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Fat, Salt and Sugar: A New Guide to Guilt-Free Snacking

Fat, salt, and sugar are making a comeback. Nutritionist Theresa Albert reveals surprising new information about once-feared fatty, salty and sugary snacks -- they're not all bad! Keep reading to see which snacks you should reach for and which ones to avoid.

Fat

Recent studies are throwing a wrench into the "saturated fat is all bad" theory. It may be more true that the source of fat is more important than the type, Theresa says.

1. What are some misconceptions about fat?

Some still believe that all saturated fat raised cholesterol and that high cholesterol causes heart disease.

2. What are the new studies saying about fat?

Different fats are processed differently by the liver. Your liver decides how much cholesterol to put out and it uses many cues, only one of which is your diet. It appears to be your overall amount of inflammation that has more impact. And different fats impact the actual amount of cholesterol in your blood.

3. Which fatty foods should we avoid and why?

  • Deep fried carbs (donuts)
  • Red meat/deli meats
  • Liquid beverages like milk shakes
These foods tend to contribute to inflammation rather than just cholesterol levels. They don't carry enough "good" to make up for the negative impact.

4. Which fatty foods can we go back to eating and why?

  • Full fat yogurt (even with sugar)
  • Two ounces of brie cheese and an apple (for a mid-day office snack)
  • Chicken drumsticks
If you want to go with low-fat dairy, do it for the calorie difference, but you don't need to do it for fat difference. Dairy fat doesn't appear to raise cholesterol levels and it does bring with it calcium and magnesium, even if you have a bit of sugar in it. Chicken drumsticks are high in iron and zinc for their amount of protein and lower in fat than you would think.

Salt

Worldwide studies show that reducing sodium has had little or no impact on cardiovascular death. Theresa says sodium only raises blood pressure for some people -- it's not across the board and it depends on the individual, so it's important to know your own body. And, even if you lower blood pressure, the outcomes of cardiac death are more dependant on other factors.

1. What are some misconceptions about salt?

That it always affects high blood pressure and it doesn't. It is very individual

2. What are the new studies saying about salt?

A worldwide call for reduction in salt may remove many of the foods that are also high in nutrients, like soups, stews, curries, chilis. Teresa says these are actually OK to have.

3. Which salty foods should we avoid?

Deep fried foods like potato chips and snack foods with excess carbs.

4. Which salty foods can we go back to eating?

  • High salt lunches with more positives than negatives.
  • Soup (homemade is ideal, but low-sodium canned soups are OK, too).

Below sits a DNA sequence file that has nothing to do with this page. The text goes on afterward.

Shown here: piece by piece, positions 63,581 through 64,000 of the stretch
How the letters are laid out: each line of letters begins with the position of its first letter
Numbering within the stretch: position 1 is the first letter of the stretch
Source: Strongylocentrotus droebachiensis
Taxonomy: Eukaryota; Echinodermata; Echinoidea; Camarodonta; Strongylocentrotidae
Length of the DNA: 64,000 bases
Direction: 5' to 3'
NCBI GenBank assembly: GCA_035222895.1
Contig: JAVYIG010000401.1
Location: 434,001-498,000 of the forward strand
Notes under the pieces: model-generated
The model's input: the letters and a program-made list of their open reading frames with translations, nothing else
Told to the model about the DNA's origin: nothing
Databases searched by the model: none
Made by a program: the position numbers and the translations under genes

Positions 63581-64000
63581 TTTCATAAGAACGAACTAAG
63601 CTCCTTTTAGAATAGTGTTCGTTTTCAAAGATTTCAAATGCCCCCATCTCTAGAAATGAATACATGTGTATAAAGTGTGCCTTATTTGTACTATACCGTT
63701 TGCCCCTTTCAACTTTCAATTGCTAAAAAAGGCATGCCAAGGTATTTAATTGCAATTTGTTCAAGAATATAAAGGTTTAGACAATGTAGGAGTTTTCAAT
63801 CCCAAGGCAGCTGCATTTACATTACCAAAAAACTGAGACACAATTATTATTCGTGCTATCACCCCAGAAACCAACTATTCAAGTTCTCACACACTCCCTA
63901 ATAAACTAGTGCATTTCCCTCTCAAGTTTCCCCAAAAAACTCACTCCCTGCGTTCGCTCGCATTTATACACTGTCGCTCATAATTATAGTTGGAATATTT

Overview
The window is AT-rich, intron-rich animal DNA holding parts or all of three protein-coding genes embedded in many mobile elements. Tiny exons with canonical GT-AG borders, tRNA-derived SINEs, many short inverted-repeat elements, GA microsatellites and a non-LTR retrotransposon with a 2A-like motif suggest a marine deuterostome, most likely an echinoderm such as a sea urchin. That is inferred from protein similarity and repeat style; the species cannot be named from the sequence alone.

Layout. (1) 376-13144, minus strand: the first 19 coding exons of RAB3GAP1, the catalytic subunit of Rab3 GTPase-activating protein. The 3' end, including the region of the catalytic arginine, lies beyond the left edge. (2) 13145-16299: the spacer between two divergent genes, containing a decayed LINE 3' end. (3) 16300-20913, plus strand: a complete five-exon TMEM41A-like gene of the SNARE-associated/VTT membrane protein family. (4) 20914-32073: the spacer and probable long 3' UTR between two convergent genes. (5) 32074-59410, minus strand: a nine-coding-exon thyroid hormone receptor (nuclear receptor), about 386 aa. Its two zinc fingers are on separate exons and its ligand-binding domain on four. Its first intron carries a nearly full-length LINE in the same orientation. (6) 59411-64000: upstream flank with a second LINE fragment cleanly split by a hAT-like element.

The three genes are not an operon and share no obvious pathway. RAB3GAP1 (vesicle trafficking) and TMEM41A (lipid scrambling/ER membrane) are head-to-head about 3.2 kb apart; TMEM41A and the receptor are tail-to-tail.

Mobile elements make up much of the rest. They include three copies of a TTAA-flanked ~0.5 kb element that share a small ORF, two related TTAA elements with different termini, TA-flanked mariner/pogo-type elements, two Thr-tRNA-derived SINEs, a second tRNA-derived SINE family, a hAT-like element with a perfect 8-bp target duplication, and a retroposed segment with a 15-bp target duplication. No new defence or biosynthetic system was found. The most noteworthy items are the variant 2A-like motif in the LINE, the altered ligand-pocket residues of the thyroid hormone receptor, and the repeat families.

• Stir-fry soy sauce is a traditional demon, but lots of vegetables are consumed this way.
  • Indian and Thai curries.
5. Should we still always go for the "low sodium" option or does it really matter?

Yes. If there is a low sodium option, always choose it, says Theresa. But don't throw the baby out with the bathwater. For instance, sauerkraut is unbelievably healthy but high in salt. It is worth the trade off. Tip: Buy regular soy sauce, instead of its low sodium version, and water it down to cult the salt -- that's what the manufacturers are doing anyway, Theresa says!

Sugar

The demon of all demons! The avoidance of sugar recommendation that got so much news play was the WHO suggested reduction to 5 per cent (or 6 teaspoons).

1. What are the new studies saying about sugar?

The WHO recommendation was based on dental cavities and not sugar's impact. It is still true that empty calories contribute to weight gain, but there may be a trade off. Theresa says avoiding all sugar would result in a reduction of whole grains and fibre.

2. When is the best time to have sugary snacks?

Theresa says it's best to consume sugar on a full stomach of good fat and solid protein to mitigate the impact on your pancreas and blood sugar level.

3. Which sugary foods should we avoid and why?

  • Liquid calories (drinks)
  • Traditional desserts like ice cream or candy
  • They will all spike blood sugar and insulin but don't bring enough benefits like nutrients or protein.
4. Which sugary foods can we go back to eating and why?
  • Granola bars (look for whole grains and at least 4 grams of fibre,not from inulin).
  • Home baked goods with oats and/or nuts and/or vegetables (zucchini and carrot muffins with whole grains, for example).
  • Peanut butter (even the sugary kind has more benefits that negatives).
  • A spoonful of sugar helps the medicine go down! If it contributes to your overall intake of nutrient and/or fibre, have it. Don't have sugar just for the sake of it.

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